Council President Dave Beckering, the bill’s sponsor, told the crowd Tuesday night that the vote was about the best use of the land.
“Nobody else wanted to buy it to build anything on it, let alone New Town-style homes,” he said.
Moreover, he said, it’s St. Charles’ only viable option for large-scale residential development inside the city limits. He said there was also little land available for annexation.
Herrmann, whose ward includes New Town, sides with opponents. He said the original developer “had a dream and a vision, and these folks here believed in it.”
“They know it could take 15 or 20 years, and they’re willing to wait,” he said.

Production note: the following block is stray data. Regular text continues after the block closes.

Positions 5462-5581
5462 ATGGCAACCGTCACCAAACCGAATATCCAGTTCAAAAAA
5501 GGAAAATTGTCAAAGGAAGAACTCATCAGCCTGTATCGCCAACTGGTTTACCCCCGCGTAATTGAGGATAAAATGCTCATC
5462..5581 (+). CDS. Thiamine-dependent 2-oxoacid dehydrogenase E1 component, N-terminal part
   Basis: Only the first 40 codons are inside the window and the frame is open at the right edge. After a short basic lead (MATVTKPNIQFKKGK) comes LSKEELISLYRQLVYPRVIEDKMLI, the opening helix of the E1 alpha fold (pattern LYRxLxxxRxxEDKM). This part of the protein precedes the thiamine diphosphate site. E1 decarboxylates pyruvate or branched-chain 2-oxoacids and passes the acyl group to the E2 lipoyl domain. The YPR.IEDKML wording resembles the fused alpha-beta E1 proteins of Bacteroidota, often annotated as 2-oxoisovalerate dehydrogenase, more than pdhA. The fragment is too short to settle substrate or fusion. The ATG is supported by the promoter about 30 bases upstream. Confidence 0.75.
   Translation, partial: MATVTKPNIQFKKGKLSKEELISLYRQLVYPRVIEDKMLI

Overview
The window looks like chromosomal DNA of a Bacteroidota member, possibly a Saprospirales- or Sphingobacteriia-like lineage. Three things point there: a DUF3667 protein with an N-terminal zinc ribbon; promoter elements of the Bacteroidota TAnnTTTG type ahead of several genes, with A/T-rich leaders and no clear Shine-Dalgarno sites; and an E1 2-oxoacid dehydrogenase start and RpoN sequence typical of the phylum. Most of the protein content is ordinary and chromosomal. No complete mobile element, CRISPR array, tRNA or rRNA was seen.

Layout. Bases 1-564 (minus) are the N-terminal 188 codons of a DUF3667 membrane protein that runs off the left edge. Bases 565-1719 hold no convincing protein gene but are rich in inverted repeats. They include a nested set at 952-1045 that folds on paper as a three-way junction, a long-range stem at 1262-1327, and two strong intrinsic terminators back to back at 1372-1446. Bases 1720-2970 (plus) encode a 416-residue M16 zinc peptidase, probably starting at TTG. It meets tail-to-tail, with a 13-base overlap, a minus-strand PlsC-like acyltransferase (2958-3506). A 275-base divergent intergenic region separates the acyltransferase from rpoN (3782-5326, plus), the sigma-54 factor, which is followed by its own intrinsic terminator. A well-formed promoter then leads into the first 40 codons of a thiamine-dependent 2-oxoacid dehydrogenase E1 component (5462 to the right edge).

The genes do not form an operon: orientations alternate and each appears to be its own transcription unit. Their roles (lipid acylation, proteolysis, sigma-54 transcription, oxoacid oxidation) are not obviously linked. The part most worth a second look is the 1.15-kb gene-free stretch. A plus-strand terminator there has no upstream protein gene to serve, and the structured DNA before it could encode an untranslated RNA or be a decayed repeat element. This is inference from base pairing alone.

The Canadian dollar was higher Wednesday, benefitting from the major deal struck that will see American fast-food giant Burger King buy Canadian coffee-and-doughnut chain Tim Hortons for $12.5 billion.
The loonie rose 0.41 of a cent to 91.72 cents US.
The cash-and-stock deal will see the parent of the U.S. firm, 3G Capital, own 51 per cent of a new company, which will be the world’s third-largest quick service restaurant company.
The loonie has been pushed higher in the past by big corporate deals. That’s because a foreign buyer acquiring a Canadian company will need Canadian currency to close the deal, boosting demand for the loonie on financial markets.
Our double-doubles better not start tasting like double-singles: editorial
Traders also anticipated a strong economic growth update Friday when Statistics Canada releases the June reading on gross domestic product. Economists expect that GDP grew by 0.2 per cent in June, which would translate into annualized growth of 2.6 per cent.